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Hello,
 
Working with the TEI-guidelines and trying to apply them for coding
primary sources I had problems with some details. Maybe somebody could
enlighten me.
 
It is going to be a lengthy message (please accept my excuses for
that), so here is the agenda:
 
1) Incomplete example for the element <hand>
2) Status of legal attribut values vs. suggested values
3) Inconsistency between attribut definition of <del> and <delspan>
4) Inconsistency between attribut definition of <add> and <addspan>
5) How do I encode corrections, which belong together?
6) How do I encode a reordered sequence of words?
 
And now for something completely different:
 
7) What is the status of the working group concerned with
transcription and text criticism?
 
1) Incomplete example for the element <hand>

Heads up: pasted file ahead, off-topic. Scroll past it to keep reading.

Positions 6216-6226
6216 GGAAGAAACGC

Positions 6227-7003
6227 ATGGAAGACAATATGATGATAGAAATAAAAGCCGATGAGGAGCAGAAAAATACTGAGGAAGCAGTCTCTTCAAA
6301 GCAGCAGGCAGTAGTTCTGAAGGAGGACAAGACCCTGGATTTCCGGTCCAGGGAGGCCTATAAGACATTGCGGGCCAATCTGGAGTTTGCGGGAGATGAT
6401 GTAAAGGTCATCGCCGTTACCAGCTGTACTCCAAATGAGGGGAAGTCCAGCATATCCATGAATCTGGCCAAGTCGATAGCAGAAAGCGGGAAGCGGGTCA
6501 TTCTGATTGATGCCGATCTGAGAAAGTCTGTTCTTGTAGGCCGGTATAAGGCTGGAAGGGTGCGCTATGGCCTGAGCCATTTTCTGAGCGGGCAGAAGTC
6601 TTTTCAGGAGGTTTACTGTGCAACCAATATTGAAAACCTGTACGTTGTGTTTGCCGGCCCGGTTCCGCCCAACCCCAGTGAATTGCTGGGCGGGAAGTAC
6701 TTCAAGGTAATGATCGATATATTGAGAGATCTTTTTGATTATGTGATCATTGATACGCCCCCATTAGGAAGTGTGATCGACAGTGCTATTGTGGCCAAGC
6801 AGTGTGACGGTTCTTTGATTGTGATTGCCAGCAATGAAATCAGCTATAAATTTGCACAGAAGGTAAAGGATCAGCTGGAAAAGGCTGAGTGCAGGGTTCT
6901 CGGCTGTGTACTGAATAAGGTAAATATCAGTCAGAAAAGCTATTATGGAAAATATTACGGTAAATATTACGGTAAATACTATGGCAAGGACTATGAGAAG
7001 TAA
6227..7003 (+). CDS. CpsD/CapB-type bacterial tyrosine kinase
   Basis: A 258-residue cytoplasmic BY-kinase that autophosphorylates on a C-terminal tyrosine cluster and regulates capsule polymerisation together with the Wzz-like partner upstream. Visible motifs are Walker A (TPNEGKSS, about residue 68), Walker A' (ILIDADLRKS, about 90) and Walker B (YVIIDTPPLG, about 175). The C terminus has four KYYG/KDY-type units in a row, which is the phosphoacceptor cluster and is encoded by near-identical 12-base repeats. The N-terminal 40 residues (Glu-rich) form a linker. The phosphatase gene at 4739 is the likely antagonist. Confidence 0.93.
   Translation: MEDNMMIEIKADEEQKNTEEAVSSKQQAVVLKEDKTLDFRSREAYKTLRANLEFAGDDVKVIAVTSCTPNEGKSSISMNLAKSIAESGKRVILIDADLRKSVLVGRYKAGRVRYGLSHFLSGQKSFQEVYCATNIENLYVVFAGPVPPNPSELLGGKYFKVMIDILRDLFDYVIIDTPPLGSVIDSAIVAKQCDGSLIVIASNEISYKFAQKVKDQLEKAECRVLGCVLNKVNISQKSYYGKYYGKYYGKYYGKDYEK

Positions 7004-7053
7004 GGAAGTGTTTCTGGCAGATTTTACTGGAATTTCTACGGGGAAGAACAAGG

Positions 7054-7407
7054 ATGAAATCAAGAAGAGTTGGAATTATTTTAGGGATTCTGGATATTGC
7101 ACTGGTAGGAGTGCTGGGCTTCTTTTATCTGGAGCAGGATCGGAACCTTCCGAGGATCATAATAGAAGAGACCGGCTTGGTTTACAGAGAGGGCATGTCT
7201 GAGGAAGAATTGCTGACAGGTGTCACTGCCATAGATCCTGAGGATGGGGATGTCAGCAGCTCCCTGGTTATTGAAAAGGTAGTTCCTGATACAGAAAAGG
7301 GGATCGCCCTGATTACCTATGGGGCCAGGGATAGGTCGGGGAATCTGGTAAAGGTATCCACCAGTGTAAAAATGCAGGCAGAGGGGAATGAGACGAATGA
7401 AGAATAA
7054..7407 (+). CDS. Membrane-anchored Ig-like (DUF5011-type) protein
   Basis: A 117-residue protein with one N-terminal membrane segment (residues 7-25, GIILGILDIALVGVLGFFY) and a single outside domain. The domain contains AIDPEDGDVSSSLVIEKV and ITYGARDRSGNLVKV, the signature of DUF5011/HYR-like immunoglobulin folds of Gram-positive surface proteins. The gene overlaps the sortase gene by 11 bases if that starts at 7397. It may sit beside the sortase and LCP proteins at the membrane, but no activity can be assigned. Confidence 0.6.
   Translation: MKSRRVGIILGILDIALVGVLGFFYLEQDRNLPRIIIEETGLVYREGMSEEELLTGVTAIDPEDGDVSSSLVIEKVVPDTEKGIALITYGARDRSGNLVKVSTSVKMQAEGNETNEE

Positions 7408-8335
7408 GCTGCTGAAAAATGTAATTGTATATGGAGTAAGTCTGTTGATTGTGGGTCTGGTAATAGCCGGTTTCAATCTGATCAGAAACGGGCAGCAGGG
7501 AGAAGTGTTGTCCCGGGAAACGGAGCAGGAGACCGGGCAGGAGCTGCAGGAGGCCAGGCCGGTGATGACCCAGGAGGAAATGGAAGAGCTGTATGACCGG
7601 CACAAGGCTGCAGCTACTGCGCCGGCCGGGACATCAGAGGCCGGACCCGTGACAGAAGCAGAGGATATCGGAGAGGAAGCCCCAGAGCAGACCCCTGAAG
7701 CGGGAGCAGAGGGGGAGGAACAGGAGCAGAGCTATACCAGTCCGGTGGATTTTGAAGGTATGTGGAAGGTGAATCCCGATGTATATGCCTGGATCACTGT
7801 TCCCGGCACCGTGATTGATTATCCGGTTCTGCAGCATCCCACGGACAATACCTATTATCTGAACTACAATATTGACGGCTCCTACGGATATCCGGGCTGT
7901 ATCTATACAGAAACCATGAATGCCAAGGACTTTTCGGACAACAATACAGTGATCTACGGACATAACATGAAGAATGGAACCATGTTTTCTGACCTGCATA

The example (106) in chapter 18.2.1. looks like this:
 
<handList>
<hand id=h  type='copperplate'  ink='brown'  character='regular'
  first='yes' resp='das'>
</handList>
 
As far as I can see this does not parse because the >attribute< hand,
which is required as an unique identifier, is missing. Or do I miss
something?
 
2) Status of legal attribut values vs. suggested values
 
In chap. 1.1.2 the notational convention for the difference between
legal and suggested values of an attribute is defined in a very concrete
way:
 
Other values (as the legal values) will cause SGML parsing errors.
 
In the reference part of the TEI handbook (chap. 35) the attribut >rend<
(element DEL) and the attribut  >place< (element ADD) are defined with a
set of *legal values*. But using different values does not produce a
parser error. Do I have a misconception of legal values or is it just a
handbook error and is supposed to be in both cases >suggested values<?
 
(BTW: Searching for >legal values< in the CD edition of the handbook